“Baby Driver” is one of the more surprisingly refreshing films to cross the silver screen this year. It’s a genre-bending musical action-romance that is equal parts Michael Mann, Steven Soderbergh and Quentin Tarantino.

Writer/director Edgar Wright (Simon Pegg and Nick Frost movies) delivers a truly entertaining film that hits the gas pedal right from the opening credits, and doesn’t let up until the very end.

Baby (Ansel Elgort) is a driving savant. Cooler than Steve McQueen, behind the wheel, he’s unstoppable. His modus operandi is finding the right music to pace him through mind-blowing vehicular maneuvers, and the soundtrack is all over the place, ranging from Queen to Barry White, Beck, to Golden Earring. The music becomes a character in itself, much like the “Guardians of the Galaxy” films. In over his head with crime boss Doc (Kevin Spacey), Baby is tasked with one last job before he’s left alone, but with his skill set, Doc doesn’t want to let his lucky charm get away. Enter Lily James as Debora, the aw-shucks, cute-as-a-button waitress at the local greasy spoon diner. She throws a wrinkle in Baby’s plans when she steals his heart, and it’s all up to Baby to get out of his precarious predicament alive.

The supporting cast has a ball in this one. Jamie Foxx, Kevin Spacey, Jon Hamm and Jon Bernthal add A-list name recognition as various racketeers and unscrupulous crooks, while Lily James (“Cinderella”) channels her inner “True Romance” as the sweet, innocent damsel caught in the crossfire. They all play off each other nicely, embracing each of their respective roles in a way that really amplifies the overall feel of the film, which is inspiring.

With the exception of Spacey, who seems to go through the motions doing what he’s done so many times before, they are appropriately cast, although I would have liked to see Bernthal on screen a bit longer. Spacey’s character in particular was ripe for someone a bit less stereotypical. If it were me doing the casting, I would have gone another direction and chosen someone more physically imposing, like a Steven Lang or Mickey Rourke (don’t judge, I like him). It may have changed the tone of the film a bit, but it was the one missing piece.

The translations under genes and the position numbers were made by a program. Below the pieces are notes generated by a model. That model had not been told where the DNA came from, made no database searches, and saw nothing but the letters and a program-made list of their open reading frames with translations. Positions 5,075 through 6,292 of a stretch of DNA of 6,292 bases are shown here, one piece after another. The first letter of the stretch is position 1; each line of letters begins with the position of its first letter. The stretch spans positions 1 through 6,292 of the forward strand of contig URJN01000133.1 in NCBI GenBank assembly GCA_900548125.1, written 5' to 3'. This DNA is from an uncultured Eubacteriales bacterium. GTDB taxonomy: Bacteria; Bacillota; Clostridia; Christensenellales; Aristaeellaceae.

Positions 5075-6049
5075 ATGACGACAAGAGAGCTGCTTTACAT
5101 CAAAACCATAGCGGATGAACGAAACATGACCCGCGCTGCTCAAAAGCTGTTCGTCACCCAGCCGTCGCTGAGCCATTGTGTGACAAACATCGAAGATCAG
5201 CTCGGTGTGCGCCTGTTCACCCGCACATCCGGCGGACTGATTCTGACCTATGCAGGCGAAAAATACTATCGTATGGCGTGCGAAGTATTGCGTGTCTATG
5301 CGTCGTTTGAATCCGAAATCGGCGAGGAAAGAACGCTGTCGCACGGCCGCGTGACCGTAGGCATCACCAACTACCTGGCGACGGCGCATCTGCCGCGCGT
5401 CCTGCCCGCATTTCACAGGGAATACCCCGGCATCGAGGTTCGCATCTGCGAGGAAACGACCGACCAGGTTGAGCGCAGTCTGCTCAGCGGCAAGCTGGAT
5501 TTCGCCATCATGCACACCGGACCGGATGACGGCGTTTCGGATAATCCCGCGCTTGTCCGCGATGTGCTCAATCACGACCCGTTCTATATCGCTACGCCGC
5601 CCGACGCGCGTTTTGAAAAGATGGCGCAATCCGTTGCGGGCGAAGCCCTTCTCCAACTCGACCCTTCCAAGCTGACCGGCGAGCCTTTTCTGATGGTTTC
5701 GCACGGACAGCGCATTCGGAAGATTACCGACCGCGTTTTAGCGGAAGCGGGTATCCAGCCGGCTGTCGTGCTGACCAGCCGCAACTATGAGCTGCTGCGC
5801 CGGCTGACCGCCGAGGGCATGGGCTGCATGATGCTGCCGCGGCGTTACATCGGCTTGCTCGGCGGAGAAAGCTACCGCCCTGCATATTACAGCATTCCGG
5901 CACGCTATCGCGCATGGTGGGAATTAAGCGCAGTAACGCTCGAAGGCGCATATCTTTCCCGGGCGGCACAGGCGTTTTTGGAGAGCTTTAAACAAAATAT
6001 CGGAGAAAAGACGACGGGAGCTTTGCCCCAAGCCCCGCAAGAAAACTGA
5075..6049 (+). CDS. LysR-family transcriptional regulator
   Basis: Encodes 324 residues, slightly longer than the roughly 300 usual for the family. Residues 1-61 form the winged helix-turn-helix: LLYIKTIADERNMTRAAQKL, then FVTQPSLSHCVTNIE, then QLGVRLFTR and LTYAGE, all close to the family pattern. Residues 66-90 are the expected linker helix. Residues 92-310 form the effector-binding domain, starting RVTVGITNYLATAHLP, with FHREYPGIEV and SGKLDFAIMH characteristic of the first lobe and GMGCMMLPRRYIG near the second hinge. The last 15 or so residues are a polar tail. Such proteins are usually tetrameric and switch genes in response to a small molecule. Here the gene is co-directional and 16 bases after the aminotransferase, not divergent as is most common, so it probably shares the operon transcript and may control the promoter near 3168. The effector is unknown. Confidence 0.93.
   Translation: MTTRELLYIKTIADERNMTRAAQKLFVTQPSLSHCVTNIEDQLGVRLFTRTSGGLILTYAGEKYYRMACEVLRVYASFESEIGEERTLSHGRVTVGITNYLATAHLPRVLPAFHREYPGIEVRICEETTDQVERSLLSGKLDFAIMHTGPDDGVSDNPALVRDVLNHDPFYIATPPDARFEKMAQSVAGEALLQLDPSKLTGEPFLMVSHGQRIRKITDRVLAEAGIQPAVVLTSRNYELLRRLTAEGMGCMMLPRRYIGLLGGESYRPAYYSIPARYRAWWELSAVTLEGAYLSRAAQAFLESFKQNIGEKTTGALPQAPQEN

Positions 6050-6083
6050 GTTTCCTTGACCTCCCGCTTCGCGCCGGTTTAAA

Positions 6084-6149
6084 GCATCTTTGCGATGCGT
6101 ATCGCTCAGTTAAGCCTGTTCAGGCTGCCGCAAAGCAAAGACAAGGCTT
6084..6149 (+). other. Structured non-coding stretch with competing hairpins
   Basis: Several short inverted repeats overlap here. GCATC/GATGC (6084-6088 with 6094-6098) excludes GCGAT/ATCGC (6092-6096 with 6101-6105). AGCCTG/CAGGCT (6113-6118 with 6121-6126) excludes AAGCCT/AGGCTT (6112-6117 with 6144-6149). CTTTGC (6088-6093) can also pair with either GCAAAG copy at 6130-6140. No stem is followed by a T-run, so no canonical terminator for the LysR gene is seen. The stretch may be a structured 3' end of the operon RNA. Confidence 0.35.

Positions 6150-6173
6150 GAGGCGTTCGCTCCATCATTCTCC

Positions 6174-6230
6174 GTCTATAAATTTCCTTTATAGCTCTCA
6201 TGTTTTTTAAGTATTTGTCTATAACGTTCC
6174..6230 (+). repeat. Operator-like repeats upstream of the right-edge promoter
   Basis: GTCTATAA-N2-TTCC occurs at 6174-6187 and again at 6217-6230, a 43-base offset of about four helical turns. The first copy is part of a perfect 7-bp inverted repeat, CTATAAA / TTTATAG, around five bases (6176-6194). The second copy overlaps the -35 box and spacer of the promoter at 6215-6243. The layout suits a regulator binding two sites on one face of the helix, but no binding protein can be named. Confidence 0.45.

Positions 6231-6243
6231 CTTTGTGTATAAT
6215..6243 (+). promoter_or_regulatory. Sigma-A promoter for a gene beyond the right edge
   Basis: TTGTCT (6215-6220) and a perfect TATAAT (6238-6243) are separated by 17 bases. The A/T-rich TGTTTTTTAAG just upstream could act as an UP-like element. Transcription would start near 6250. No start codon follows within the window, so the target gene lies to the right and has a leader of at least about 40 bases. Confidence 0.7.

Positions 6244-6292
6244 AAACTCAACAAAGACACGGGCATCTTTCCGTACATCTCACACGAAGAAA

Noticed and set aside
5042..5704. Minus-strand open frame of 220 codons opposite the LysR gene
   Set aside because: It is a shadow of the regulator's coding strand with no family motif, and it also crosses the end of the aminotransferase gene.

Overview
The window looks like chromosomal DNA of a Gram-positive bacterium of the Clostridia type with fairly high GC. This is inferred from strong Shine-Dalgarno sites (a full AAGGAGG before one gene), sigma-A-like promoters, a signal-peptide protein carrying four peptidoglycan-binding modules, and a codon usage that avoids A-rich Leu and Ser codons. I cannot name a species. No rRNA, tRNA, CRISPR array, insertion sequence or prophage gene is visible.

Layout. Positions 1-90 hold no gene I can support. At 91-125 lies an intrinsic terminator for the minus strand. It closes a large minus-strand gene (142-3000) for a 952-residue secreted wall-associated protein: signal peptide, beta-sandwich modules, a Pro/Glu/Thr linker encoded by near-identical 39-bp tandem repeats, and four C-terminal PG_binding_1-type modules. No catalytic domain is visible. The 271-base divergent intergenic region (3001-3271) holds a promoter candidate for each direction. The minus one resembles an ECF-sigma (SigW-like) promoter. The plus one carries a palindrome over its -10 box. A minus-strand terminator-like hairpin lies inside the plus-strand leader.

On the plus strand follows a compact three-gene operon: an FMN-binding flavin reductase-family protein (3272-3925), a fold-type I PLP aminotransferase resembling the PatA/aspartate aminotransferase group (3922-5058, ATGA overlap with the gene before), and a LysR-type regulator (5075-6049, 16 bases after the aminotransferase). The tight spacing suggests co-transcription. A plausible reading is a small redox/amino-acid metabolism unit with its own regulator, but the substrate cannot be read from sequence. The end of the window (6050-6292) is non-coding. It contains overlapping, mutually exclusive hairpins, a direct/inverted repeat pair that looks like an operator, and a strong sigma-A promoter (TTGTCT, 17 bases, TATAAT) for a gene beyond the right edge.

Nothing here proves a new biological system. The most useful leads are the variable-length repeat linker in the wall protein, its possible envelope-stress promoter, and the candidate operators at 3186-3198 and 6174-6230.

The film not only instantly catapults Ansel Elgort into legitimate leading man territory (see Alden Ehrenreich’s epic cowboy scene in “Hail! Caesar” for comparison), but plays it cool with the impressive supporting cast.

Their roles are juggled adroitly by Edgar Wright, who seems on the cusp of greatness himself.

People love action. People love music. People love capers. People love fast cars. And people have short attention spans, which makes filmmaking a difficult proposition these days. Good directors keep the pace moving from start to finish, but Wright manages to weave romance, humor, strong dialogue, and a compelling story together into a very impressive manner. “Baby Driver” is the total package for an action film, and I was beyond pleased.

There isn’t much to dislike about “Baby Driver” from a critical perspective. It’s a fun movie that’s been missing so far this summer, and hopefully will spark a turning point in quality of film this summer. Personally, I’m looking forward to numerous July releases, and I can only hope they are as satisfying as “Baby Driver."